# Using the new GPS_Logger Shield

I have a system comprised of a GPS/SD shield. This sits on an Ard Uno. This module sits in a race boat and logs the position and other data during a course run. This setup works fine. The file on the uSD card can be exported into Earthpoint and ultimately into Google Earth which shows the boats position and associated data at each point. Now I am using the same platform to measure distances based upon the current lat/lon data with respect to a starting point. My problem seems to be that I can't get high enough resolution to make these measurements for finer than a mile or 2. I declared all of the GPS data variables as floats. And its my understanding that for the Uno this means the data is 32 bits wide which seems that would be plenty of numerical resolution. The algorithm I've implemented is as follows: Distance in Miles Between Two Points = `dist = acos(cos(lat_start_rad) * cos(lat_current_rad) + sin(lat_start_rad) * sin(lat_current_rad) * alpha))*3958.756 ;` Where alpha = `alpha = cos(lon_start_rad)*cos(lon_current_rad) + sin(lon_start_rad)*sin(lon_current_rad);`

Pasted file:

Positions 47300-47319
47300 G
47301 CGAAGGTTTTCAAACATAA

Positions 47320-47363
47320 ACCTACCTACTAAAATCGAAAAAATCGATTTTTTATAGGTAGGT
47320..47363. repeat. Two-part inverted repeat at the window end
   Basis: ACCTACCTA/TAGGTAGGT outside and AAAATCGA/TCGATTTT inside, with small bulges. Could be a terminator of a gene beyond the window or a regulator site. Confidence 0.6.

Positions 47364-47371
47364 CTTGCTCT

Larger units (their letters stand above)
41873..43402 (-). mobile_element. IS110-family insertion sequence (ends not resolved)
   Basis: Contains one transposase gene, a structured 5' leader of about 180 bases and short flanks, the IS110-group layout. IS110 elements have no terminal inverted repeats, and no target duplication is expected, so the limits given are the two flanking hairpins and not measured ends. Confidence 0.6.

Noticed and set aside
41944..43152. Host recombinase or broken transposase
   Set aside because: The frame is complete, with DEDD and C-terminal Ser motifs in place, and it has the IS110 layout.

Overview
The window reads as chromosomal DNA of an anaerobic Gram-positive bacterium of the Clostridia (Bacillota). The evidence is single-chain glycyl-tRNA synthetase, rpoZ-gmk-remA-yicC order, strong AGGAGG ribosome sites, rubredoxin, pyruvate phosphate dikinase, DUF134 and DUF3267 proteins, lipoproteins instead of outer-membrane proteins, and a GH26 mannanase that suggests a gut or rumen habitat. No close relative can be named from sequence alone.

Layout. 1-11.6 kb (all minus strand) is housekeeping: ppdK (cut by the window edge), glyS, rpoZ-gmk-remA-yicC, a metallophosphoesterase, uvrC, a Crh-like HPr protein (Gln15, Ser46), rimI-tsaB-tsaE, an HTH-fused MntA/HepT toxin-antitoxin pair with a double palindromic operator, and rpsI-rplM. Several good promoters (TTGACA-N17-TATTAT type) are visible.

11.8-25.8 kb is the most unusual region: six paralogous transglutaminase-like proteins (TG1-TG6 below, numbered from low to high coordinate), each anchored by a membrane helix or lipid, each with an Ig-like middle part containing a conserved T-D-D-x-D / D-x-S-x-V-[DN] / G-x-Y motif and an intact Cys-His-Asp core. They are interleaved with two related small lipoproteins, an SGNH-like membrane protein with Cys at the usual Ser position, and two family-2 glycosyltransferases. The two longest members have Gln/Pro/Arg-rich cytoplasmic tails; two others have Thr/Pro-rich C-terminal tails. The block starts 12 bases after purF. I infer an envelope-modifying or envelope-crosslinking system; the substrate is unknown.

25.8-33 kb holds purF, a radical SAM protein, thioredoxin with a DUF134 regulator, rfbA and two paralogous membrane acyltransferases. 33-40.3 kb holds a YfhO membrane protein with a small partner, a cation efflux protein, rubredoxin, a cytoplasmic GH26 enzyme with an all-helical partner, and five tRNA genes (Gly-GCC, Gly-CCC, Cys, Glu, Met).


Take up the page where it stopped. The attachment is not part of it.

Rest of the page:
The alpha terms seems to be the one that gets truncated and causes the lack of resolution. The alpha equation is based upon the trig identity "cos(x-y) = cos(x)*cos(y) + sin(x)*son(y). Has anyone used the Uno successfully to measure distances? Thanks for any insights.

Everything you ever wanted to know and more.

You are also experiencing the accuracy loss at small distances (alpha, as you say). This wiki article mentions using the sine version of the formula to avoid the problem with cosines.

Resolution-wise, a `float` on the Arduino is only ~7 significant digits, so it's not great, but you can get about 1 meter resolution for the smallest change in lat/lon.

I've been working on an integer version of the Haversine for a bit, but I am also having trouble with that last term. 32-bit integers have 10 significant digits, which should be good to mm resolution. Until then, here's the C version of the floating-point formula I am using for comparison:

``````const float ToRad = PI / 180.0;
const float R = 6371.0088;   // radius earth in Km

static float distance( float lat1, float lon1, float lat2, float lon2 )
{
// Haversine calculation from http://www.movable-type.co.uk/scripts/latlong.html

float dLat = (lat2-lat1);
float haverDLat = sin(dLat/2.0);
haverDLat *= haverDLat; // squared

float dLon = (lon2-lon1) * ToRad;
float haverDLon = sin(dLon/2.0);
haverDLon *= haverDLon; // squared

float a = haverDLat + cos(lat1) * cos(lat2) * haverDLon;

float c = 2 * atan2( sqrt(a), sqrt(1-a) );

float d = R * c;

return d;
}
``````

Change the R to 3958.756 and it will be in miles, not km.

Cheers, /dev